So what have scientists and other observers learned over a century of
research on Douglass Lake and the surrounding vicinity?
“Because human life-spans are relatively short, it’s hard to sense
change, so people who are new to the north often don’t appreciate the
landscape that is recovering from a major disturbance,” Nadlehoffer
says, referring to the clear cutting that was common at the end of the
19th century.
“There’s really nothing pristine about it,” he says of the northern
environment, even in remote Emmet County, where development has been
less aggressive than in more urban areas. Even so, the development of
the lakeshore is another interest of the scientists. “The biological
station is an incredibly valuable resource for studying the interface
of land and water, says Nadlehoffer.
“You can see what happens when you don’t have cottage development
versus the places that have been developed,” Hogg adds.

10,000 ACRES
The biological station sits on approximately 10,000 acres in northeast
Emmet County, between Petoskey and Cheboygan. Each year students from
the University of Michigan and elsewhere gather to do field work and
research. The work is conducted in the woods, along Douglass Lake,
and in the nearby Maple River. The biological station also owns more
than 3,000 acres on Sugar Island just outside Sault Ste Marie.
In mid-summer, the camp is home to more than 250 people, representing
every group from undergraduate students through post-doctoral fellows
and professors, as well as visiting faculty from a variety of other
educational institutions.
On a typical day recently, Guy Meadows, professor of engineering at
the University of Michigan, was working along the shore with his team
of researchers on their “flying fish,” a robotically controlled
airplane with a wingspan of approximately eight feet that serves as a
weather buoy when it lands on water.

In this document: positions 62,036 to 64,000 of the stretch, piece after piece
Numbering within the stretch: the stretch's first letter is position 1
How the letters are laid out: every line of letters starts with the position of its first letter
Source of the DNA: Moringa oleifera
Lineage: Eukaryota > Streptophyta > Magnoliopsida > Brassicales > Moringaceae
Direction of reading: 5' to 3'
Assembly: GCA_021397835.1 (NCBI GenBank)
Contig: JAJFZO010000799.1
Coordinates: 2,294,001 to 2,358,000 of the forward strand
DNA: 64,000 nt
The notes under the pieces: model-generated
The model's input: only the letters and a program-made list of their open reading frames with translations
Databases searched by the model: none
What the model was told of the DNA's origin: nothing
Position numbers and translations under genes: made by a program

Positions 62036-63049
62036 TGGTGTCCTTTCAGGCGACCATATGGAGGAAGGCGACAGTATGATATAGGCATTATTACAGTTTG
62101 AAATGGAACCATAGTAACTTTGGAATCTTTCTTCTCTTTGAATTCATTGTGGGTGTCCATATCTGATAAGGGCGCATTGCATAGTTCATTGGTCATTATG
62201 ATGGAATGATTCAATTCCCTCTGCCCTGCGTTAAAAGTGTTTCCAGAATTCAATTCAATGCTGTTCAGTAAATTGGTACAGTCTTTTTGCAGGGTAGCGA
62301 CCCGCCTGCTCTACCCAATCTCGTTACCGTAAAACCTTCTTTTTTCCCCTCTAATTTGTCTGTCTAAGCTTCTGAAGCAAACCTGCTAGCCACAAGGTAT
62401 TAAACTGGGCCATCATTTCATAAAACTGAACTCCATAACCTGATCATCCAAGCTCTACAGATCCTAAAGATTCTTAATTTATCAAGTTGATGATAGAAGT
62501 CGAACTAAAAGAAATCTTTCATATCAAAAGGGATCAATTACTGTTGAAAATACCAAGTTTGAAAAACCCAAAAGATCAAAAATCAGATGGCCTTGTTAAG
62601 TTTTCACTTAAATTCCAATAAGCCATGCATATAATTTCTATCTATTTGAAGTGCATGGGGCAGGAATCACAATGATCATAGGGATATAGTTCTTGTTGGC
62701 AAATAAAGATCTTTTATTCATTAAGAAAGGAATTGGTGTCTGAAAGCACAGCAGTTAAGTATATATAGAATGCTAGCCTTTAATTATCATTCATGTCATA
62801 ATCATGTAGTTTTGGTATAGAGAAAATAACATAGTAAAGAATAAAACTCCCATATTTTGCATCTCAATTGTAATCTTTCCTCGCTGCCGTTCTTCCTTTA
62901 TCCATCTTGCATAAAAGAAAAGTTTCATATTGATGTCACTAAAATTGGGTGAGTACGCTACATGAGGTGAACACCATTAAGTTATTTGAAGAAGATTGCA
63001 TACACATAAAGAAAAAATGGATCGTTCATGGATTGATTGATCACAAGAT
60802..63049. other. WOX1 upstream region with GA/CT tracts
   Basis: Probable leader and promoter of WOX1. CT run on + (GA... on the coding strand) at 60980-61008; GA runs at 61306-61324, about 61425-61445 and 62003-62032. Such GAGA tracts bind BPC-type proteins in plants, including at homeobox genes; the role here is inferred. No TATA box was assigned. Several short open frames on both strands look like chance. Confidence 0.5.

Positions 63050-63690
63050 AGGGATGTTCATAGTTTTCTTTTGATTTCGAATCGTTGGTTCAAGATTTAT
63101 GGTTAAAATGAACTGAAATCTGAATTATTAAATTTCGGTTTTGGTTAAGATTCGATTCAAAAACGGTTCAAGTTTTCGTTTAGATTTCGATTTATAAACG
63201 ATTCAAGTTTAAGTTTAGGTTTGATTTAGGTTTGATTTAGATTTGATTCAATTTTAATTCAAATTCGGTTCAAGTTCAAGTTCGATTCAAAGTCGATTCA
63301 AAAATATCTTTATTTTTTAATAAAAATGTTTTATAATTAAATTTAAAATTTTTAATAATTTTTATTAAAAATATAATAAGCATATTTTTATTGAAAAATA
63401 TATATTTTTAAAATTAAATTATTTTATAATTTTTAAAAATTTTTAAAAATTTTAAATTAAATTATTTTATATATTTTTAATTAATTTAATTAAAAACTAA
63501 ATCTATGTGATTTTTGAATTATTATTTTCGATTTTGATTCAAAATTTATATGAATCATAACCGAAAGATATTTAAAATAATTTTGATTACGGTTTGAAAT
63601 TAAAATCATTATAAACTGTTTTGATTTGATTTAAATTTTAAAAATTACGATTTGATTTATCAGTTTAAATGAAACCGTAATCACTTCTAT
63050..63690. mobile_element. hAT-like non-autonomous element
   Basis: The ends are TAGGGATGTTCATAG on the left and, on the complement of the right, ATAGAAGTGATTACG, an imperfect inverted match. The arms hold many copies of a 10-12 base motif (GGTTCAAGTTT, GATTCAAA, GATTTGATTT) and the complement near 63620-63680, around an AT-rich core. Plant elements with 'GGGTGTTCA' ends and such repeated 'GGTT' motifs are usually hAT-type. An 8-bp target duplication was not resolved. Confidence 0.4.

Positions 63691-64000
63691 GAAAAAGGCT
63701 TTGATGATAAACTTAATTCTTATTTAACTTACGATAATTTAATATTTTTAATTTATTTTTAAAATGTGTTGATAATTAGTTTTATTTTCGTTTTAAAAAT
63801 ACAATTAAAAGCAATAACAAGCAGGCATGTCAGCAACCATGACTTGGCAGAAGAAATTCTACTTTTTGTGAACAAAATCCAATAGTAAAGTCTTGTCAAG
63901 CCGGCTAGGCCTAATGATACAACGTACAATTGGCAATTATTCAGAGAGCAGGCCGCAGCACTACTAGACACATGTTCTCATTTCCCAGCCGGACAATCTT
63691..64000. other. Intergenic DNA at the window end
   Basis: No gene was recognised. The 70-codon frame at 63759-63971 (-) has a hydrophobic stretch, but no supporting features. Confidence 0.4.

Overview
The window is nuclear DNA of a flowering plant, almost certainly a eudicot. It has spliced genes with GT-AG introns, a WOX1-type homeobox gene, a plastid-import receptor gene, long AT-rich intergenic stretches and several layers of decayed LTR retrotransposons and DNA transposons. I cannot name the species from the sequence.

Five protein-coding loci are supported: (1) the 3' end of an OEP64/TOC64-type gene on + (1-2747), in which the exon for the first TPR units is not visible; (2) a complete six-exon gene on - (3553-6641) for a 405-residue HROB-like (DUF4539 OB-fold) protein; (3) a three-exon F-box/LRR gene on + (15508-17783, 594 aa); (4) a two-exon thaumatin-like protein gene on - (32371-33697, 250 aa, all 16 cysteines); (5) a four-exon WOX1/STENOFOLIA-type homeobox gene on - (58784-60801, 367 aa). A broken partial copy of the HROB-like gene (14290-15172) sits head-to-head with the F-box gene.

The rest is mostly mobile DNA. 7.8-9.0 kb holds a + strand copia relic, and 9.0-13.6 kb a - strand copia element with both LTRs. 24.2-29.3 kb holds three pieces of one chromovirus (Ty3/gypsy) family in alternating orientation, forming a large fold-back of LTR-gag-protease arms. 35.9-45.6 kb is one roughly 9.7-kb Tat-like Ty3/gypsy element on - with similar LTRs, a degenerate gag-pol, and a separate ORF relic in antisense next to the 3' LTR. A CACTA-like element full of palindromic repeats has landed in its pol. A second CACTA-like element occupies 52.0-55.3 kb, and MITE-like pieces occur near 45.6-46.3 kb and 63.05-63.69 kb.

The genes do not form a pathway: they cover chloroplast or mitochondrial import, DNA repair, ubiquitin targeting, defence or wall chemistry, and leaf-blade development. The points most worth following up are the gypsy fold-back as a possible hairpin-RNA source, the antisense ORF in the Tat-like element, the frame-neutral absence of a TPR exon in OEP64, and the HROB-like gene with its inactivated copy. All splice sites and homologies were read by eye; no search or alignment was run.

“The goal is to build an ocean monitoring buoy that can persist a long
time without human intervention,” Meadows says. The plane, with
monitoring equipment on board, is solar powered, and can withstand two
cloudy days, Meadows says. “The goal is for the plane to absorb
enough energy in the daytime to operate at night.”
On this day, under dark clouds, the plane took off quickly, droned
overhead, then splashed into the choppy waters 200 yards off shore.
Dubbed a “robotic pelican,” Meadows says the group wants the plane to
“autonomously land, then like a pelican, pop up and autonomously fly.”
The researchers, who have been working on the project for more than
two years, have obtained clearance from the Federal Aviation
Administration so the plane can fly in “watch circles,” on Douglass
Lake as well as Grand Traverse Bay.

LECTURE SERIES
Across the narrow gravel road from Meadows and his group, Dr. Scott
Heron from Ferris State University, and his assistant Matt Pierle were
conducting a class in ethno botany in one of the camp’s rustic
classroom buildings. Their students worked on constructing small
containers out of birch bark and sweet grass, as well as using a
variety of plants to create natural dyes. “Our students learn to
sustainably interact with the landscape,” Heron says. “They learn
field skills as well as cultural skills.”
Throughout the summer, the biological station hosts a free lecture
series that is open to the public. This year’s topics range from
“Parasites: A User’s Guide,” to “How the Baltimore Oriole Helped Lead
Us Astray.” The University of Michigan Biological Station is located
at 9133 Biological Rd, Pellston, MI. A full list of events and
contact information can be found at www.lsa.umich.edu/umbs/